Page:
Wednesday, October 24, 2012

August 2012 Employment Report

Monday’s report on employment shows Malaysia’s labour market shedding 200k jobs (‘000):


Looking at the chart above, I can’t help but think this is just statistical noise – the change in employment series looks suspiciously regular. The feeling I get from this has been made even stronger because of the lack of breakdown in the monthly employment and labour force data. In that sense, the quarterly employment surveys might be a more accurate reflection of the actual state of the labour market.

Having said that, I appreciate having a monthly series to look at, even if it is “noisy”.

Back to the August data: while jobs have been “lost”, the work force itself also shrank by an even bigger number, leading to a dropping unemployment rate:


That’s a record low I believe, even looking at the quarterly series (which goes back a couple of decades). I don’t know about you, but 2.7% signals to me that the economy is at least roaring along at full capacity, if not above it.

If you’re not feeling it, I’m not really surprised however – much like Australia’s two-speed economy where mining is leading the way, in Malaysia the spate of infrastructure and commercial development means construction and related services are the one’s booming. Manufacturing right now, while not precisely drowning, is at best treading water.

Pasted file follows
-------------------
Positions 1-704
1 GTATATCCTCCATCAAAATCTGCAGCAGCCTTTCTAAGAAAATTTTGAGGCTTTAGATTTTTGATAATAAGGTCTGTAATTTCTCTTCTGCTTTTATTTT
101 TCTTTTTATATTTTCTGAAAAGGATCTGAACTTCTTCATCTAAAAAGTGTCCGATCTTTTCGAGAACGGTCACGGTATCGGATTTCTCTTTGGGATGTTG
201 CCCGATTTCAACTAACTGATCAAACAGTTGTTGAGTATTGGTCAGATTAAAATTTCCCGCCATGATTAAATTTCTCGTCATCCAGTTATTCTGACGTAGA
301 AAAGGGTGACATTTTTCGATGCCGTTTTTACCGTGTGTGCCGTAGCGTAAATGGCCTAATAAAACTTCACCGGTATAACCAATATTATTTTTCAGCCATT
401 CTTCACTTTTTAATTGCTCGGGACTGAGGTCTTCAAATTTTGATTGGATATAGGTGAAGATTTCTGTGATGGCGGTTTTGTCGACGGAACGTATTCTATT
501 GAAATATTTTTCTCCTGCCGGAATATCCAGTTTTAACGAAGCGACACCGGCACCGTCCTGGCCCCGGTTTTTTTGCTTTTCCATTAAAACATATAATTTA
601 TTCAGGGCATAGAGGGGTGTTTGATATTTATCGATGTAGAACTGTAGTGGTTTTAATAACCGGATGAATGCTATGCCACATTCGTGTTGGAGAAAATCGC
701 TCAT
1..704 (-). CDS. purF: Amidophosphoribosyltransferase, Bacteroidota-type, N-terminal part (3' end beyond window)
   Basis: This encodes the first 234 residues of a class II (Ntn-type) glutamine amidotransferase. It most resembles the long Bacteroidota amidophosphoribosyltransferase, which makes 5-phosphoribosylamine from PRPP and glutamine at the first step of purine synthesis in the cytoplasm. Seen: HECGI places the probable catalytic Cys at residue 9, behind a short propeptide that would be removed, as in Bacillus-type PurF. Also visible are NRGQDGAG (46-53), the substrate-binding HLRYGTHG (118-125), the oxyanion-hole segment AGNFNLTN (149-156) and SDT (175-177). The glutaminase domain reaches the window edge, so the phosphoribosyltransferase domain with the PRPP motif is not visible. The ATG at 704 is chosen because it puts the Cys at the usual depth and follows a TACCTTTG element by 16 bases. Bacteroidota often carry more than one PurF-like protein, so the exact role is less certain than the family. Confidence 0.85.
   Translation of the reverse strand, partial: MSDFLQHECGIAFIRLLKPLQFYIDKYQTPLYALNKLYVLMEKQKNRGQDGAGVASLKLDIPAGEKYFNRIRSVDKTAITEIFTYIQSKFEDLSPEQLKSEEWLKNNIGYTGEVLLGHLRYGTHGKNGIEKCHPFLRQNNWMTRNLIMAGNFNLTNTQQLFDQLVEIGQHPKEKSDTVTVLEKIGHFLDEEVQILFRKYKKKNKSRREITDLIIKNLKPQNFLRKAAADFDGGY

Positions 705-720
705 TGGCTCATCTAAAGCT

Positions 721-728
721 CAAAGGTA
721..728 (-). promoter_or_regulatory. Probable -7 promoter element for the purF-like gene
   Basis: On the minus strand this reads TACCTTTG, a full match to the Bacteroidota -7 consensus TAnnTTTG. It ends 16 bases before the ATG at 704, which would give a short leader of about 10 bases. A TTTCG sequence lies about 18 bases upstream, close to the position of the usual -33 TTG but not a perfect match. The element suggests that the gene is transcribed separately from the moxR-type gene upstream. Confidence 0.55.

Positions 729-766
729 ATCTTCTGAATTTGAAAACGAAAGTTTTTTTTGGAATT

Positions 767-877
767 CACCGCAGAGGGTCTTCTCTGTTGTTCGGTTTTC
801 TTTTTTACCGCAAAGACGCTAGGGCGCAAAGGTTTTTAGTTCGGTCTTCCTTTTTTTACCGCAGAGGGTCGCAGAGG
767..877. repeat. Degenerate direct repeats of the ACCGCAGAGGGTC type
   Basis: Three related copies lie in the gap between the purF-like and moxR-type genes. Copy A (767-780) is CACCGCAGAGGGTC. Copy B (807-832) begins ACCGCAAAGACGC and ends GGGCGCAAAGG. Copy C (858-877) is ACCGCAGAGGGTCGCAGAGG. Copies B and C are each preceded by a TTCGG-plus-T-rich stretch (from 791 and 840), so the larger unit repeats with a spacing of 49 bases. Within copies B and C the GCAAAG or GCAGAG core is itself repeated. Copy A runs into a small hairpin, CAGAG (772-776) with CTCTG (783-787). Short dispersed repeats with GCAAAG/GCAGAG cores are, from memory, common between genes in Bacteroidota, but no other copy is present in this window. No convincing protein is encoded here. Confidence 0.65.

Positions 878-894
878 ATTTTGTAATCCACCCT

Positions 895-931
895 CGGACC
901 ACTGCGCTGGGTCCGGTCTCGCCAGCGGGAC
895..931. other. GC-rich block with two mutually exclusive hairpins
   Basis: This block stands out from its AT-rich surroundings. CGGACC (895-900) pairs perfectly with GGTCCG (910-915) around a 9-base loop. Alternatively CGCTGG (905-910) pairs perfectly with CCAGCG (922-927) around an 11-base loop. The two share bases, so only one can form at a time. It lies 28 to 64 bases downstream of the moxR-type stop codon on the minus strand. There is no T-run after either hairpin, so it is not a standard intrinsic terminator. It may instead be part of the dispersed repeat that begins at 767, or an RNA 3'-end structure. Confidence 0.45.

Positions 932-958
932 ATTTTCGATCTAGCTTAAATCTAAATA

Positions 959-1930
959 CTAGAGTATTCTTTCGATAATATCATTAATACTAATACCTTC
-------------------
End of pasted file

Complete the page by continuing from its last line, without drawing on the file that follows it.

Technical Notes:

August 2012 Employment Report from the Department of Statistics (warning: pdf link)


  1. I think the low labour force participation rate is the most worrying. Our LFPR is the lowest in the region (ASEAN), mainly due to the ultra low female LFPR and made worse by our low retirement age.

    Because of this, I would consider Malaysia's unemployment rate artificially low. For the sake of long-term productivity, we need to tap into this hugely untapped able-bodied people.

  2. @Shihong,

    It's partly a generational thing. If you look at the LFPR by age, its near "normal" for females in the 20-30 age cohorts, but drops off sharply for older women.